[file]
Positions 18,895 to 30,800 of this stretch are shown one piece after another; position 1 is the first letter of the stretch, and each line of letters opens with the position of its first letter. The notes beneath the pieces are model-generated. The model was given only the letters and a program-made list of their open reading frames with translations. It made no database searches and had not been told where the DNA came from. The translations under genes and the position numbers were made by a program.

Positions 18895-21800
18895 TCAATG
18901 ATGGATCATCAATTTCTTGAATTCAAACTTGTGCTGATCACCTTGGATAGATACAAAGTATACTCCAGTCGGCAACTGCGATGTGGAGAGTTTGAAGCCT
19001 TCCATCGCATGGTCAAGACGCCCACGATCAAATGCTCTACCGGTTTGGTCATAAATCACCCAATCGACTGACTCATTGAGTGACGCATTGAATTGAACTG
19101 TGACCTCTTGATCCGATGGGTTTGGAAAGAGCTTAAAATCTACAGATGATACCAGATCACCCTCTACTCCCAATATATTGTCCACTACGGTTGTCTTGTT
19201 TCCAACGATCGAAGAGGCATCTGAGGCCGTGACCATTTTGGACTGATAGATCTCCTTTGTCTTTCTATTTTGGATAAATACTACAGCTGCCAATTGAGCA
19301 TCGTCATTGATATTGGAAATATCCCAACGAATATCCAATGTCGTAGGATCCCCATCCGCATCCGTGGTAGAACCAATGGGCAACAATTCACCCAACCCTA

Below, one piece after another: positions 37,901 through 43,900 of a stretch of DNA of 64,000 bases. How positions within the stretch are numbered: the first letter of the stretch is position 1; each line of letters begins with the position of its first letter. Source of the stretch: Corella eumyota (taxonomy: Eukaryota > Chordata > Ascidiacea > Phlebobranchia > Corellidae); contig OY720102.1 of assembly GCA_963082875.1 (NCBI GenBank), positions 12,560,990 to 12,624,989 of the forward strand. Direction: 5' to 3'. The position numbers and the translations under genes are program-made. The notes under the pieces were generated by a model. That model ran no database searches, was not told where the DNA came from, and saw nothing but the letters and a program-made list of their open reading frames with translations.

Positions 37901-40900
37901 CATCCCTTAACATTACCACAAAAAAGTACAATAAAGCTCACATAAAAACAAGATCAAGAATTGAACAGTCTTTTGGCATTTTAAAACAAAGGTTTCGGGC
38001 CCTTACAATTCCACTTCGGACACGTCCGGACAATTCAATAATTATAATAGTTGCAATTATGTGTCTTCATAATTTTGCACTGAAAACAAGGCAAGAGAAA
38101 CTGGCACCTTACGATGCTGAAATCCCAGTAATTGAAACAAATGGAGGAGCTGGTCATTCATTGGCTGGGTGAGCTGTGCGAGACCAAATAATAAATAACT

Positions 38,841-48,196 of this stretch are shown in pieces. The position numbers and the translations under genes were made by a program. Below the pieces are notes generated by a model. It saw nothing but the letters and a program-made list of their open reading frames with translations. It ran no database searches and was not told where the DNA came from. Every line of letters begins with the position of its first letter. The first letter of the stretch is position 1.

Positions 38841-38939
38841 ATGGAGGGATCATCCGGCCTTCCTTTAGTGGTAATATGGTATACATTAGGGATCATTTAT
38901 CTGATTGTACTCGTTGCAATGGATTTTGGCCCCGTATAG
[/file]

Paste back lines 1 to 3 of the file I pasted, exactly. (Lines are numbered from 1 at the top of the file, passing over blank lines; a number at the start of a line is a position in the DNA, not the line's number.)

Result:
Positions 18,895 to 30,800 of this stretch are shown one piece after another; position 1 is the first letter of the stretch, and each line of letters opens with the position of its first letter. The notes beneath the pieces are model-generated. The model was given only the letters and a program-made list of their open reading frames with translations. It made no database searches and had not been told where the DNA came from. The translations under genes and the position numbers were made by a program.

Positions 18895-21800
18895 TCAATG